The E-government unit works to establish government-wide infrastructures in order to help government ministries provide services to the public through a variety of channels, while reducing bureaucracy and streamlining work processes within the ministry.
The E-government unit was established as part of the Ministry of Finance Accountant General department in 1997.
In March 2012, The E-government unit began to operate as part of the Government ICT Authority. In January 2015, The E-government became a unit of the ICT Authority, and a subsidiary of the Prime Minister's Office.
The E-government unit employs over 250 employees in development, applications, information security, systems development, hosting, communications, digital identity, project management, customer management, content, user interface and user experience, and marketing.
To develop and operate secure technology infrastructures, and to provide solutions for customers and partners in government bodies, in order to make government services available to citizens, businesses and the general public, and to connect ministries to online services.
To make government services accessible to citizens, businesses and the general public.
To connect government bodies to internet services.
To incorporate information security as an integral part of E-government systems.
To provide high quality service to external and internal customers.
To strive for constant improvement in professionalism and in organizational and personal excellence.
What makes E-government unique
We lead in professionalism.
We set up and maintain simple, uniform, centralized platforms for our users.
We have a broad view of government units and operate on a cross-ministry level.
Today, the Israeli government is considered a leader in making digital services accessible to the public. In a 2014 UN survey, Israel was ranked in the highest ranking class for the provision of digital services.
The UN report measures the development of E-government in UN member states, focusing on three main indexes: Online public services index, human capital index and infrastructure and communications index.
The online public services index measures the development of E-government in each member state according to the E-GOV 4 stage model; the provision of information services, interaction services, transaction services, and connected services, to the public.
In the public involvement index Israel was ranked 12th.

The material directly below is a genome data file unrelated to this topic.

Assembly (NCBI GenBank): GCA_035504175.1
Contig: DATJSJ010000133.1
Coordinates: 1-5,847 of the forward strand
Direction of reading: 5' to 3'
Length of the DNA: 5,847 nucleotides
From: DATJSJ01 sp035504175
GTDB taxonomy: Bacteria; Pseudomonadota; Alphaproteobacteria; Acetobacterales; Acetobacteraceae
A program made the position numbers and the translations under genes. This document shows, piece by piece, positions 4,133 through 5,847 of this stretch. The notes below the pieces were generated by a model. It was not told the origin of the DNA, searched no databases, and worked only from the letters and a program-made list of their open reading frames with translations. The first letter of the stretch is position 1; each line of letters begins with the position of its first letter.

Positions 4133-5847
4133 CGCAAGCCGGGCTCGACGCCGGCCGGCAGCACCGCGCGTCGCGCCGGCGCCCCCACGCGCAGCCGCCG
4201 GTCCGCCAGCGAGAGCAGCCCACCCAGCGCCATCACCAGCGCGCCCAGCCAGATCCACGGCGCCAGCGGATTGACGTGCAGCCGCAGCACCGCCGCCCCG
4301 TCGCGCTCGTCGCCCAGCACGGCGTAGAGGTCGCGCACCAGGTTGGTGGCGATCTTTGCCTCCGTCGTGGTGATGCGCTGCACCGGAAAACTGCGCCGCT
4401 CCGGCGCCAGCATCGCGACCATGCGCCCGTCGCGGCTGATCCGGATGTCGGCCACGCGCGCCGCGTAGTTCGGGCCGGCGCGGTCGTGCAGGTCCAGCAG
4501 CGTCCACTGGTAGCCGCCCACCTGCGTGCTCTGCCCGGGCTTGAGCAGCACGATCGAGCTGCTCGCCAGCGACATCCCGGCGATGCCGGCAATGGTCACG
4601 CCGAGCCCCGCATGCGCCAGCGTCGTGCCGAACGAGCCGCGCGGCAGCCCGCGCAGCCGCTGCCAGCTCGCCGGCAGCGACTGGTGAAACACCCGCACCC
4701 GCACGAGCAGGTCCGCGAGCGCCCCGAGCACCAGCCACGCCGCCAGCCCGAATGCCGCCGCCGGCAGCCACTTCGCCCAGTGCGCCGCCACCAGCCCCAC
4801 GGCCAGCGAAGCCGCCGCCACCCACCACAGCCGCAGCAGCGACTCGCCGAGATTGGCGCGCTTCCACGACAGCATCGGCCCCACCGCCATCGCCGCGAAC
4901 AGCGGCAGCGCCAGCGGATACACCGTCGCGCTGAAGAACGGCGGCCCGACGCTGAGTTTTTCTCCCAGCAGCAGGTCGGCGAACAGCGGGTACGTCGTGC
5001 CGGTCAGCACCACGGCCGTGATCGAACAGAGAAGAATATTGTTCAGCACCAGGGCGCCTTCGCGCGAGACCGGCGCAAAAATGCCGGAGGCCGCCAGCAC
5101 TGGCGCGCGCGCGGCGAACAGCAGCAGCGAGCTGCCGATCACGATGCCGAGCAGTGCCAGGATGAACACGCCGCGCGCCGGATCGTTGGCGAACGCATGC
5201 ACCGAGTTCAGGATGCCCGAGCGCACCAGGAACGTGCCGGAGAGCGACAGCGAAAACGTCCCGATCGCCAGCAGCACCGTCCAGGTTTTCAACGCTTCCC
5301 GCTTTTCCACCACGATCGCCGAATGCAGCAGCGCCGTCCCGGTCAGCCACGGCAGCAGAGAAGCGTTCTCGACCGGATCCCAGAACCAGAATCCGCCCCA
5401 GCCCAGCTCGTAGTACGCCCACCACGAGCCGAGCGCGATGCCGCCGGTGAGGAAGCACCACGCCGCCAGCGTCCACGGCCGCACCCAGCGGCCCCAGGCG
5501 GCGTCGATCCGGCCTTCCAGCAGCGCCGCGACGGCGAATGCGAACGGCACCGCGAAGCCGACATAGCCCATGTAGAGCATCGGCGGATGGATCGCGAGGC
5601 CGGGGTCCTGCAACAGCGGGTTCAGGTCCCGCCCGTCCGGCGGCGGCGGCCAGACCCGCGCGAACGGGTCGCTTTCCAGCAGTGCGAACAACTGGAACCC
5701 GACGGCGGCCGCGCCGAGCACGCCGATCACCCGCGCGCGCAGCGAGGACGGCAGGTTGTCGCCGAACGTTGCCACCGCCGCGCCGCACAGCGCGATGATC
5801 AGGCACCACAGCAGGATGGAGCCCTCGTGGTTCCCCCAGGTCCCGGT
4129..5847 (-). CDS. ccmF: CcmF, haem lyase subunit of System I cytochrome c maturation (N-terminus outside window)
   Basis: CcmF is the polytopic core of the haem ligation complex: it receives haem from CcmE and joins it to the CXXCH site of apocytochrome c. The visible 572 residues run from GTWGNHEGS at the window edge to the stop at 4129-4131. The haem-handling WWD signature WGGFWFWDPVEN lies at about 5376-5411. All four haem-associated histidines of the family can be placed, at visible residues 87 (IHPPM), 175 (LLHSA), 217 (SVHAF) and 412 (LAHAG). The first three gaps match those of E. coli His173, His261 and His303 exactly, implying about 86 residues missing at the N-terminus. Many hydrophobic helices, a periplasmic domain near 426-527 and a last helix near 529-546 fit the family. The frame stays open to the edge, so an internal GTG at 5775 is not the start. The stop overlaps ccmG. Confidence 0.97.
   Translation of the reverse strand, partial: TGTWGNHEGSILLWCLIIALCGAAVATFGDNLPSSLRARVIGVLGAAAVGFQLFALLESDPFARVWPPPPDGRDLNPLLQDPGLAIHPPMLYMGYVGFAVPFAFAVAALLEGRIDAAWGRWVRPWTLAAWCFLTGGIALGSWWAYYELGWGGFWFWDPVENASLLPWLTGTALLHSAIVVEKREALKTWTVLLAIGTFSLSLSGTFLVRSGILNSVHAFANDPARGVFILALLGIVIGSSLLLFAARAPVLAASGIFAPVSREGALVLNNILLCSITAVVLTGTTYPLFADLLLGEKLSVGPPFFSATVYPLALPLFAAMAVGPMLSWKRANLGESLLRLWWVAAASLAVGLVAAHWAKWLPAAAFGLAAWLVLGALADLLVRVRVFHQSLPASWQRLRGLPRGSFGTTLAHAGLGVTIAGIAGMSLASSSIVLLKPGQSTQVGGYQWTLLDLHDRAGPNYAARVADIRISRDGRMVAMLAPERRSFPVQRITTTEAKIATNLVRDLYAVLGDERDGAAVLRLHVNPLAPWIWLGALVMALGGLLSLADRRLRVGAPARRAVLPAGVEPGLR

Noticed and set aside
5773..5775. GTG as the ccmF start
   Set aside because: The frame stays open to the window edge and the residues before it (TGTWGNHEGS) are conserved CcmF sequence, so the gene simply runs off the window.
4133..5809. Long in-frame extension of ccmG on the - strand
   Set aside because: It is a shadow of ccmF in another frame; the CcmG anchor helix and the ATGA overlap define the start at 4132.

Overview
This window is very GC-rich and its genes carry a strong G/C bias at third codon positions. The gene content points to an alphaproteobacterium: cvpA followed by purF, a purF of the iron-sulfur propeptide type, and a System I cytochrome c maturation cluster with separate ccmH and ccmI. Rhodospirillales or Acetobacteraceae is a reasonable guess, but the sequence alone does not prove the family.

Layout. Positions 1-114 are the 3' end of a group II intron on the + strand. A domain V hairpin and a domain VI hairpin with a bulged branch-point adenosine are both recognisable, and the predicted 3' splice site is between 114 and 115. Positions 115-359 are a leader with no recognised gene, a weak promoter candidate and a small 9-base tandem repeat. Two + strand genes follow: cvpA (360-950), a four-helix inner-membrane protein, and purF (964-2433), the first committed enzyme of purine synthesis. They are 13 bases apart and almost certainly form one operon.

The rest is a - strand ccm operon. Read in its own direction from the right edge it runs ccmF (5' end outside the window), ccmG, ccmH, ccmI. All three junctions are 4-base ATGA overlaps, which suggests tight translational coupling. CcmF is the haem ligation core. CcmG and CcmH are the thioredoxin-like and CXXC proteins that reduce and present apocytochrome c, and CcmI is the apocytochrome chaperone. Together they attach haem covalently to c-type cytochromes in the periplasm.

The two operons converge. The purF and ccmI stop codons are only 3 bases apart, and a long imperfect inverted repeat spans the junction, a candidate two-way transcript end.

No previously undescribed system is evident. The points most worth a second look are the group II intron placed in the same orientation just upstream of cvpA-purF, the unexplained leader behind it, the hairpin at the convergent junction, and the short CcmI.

The development of E-government Israel reflects the government decision of October 2014, concerning the cooperation between the Government ICT Authority and E-government Israel, and has resulted in significant advancements in making government services available, accessible and simple to use by citizens, businesses and the general public.
The E-government report examines the government public information and services made available on web sites, mobile and other platforms.
The report aims to promote online services, and to provide resources for measurement, monitoring and control, to decision makers.
As of 2015, the report will be conducted biannually and will examine compliance with international standards, and the UN E-government survey. The biannual report allows time for the adequate implementation of conclusions, and the fruition of long-term planning.
The report differentiates between two categories of ministry:
Ministries that provide services, who have a high level of interaction with the public;
Ministries that focus on administration, PR and providing information, who have a low level of interaction with the public.
The report examines 6 main indexes:
Online services, development of applications, digital service and information platforms, open government, required content, and accessibility.
Leading in information security technologies lies at the heart of E-government. The unit centralizes information and acts as a guiding force for the public sector in the field of information security, promoting Israeli information security technologies. The E-government unit is as a bridge between the public and businesses and cyber defense bodies, responsible for continuously maintaining the state of Israel’s cyber defense, and the ability to function for the benefit of the public.
The development of cyber defense technologies, including strengthening and expanding infrastructure and operational arrays, defining work processes and methodologies for emergencies, helped defend Israel’s cyber front during operation ‘Pillar of Defense’, and cyber attacks perpetrated against Israel in 2013 and 2014.